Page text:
or undertaking,” the duration (and scope) of which are specified at the time the employee is engaged in the project. “Project” refers to a particular job or undertaking that is
within the regular or usual business of the employer, but which is distinct and separate and identifiable from the undertakings of the company. Such job or undertaking begins
and ends at determined or determinable times.

The SC was convinced he was initially a project employee. The services he rendered, the duration and scope of each project are clear indications that he was hired as a project
employee.

However, once a project or work pool employee has been: (1) continuously, as opposed to intermittently, re-hired by the same employer for the same tasks or nature of tasks;
and (2) these tasks are vital, necessary and indispensable to the usual business or trade of the employer, then the employee must be deemed a regular employee.

The test to determine whether employment is regular or not is the reasonable connection between the particular activity performed by the employee in relation to the usual
business or trade of the employer. Also, if the employee has been performing the job for at least one year, even if the performance is not continuous or merely intermittent,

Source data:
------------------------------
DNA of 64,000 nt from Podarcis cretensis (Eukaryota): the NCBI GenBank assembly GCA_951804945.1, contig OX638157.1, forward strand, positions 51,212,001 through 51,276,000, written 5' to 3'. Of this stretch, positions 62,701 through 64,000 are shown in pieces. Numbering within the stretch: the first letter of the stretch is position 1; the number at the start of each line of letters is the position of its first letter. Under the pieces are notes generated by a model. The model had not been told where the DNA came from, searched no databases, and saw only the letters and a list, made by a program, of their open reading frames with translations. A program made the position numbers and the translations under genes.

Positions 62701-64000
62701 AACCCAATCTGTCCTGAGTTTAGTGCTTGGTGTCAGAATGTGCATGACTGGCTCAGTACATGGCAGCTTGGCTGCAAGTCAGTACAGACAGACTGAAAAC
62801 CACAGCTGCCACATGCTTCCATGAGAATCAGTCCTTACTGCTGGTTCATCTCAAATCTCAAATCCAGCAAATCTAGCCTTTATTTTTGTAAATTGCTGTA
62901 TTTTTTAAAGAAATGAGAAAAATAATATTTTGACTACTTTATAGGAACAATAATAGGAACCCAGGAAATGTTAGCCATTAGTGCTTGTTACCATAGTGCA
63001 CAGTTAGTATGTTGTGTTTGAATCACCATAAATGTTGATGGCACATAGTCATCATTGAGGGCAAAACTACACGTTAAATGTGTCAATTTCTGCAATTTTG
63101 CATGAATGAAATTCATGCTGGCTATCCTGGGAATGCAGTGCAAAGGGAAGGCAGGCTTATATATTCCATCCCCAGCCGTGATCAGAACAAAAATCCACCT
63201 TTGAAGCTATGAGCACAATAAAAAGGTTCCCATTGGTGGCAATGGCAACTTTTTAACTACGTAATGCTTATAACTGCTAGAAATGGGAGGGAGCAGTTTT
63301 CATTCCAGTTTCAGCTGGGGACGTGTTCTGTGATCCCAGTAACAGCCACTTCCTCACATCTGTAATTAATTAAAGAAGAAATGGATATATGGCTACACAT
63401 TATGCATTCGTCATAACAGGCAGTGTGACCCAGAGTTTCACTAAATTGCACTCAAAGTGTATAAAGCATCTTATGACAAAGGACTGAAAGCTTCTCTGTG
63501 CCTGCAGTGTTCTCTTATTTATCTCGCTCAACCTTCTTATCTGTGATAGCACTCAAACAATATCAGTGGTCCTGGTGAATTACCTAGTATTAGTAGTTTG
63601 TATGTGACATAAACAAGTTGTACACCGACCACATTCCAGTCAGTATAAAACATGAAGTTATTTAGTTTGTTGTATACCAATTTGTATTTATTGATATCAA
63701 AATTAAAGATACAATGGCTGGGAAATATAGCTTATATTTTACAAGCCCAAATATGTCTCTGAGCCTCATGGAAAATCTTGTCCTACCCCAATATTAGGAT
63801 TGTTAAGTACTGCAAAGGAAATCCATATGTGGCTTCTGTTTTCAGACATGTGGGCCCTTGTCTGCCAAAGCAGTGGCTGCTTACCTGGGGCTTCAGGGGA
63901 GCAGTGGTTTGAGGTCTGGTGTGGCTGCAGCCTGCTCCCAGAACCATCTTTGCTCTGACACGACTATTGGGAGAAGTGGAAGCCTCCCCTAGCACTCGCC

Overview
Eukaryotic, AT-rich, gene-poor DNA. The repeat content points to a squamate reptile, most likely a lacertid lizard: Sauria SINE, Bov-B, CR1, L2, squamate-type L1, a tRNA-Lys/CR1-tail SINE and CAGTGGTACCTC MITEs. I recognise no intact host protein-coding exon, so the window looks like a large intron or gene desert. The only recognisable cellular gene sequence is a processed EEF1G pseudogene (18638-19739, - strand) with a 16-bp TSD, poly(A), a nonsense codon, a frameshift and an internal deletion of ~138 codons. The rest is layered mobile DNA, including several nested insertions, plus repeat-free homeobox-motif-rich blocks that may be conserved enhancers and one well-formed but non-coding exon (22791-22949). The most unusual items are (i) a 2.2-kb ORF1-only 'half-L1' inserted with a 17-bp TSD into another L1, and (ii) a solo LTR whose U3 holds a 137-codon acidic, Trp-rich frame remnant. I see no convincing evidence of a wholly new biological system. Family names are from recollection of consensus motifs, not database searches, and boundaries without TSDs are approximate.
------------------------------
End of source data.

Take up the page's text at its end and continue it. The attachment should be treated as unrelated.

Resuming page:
the law deems the repeated and continuing need for its performance as sufficient evidence of the necessity, if not indispensability of that activity to the business. Thus, we held
that where the employment of project employees is extended long after the supposed project has been finished, the employees are removed from the scope of project
employees and are considered regular employees.

While length of time may not be the controlling test for project employment, it is vital in determining if the employee was hired for a specific undertaking or tasked to perform
functions vital, necessary and indispensable to the usual business or trade of the employer. Here, private respondent had been a project employee several times over. His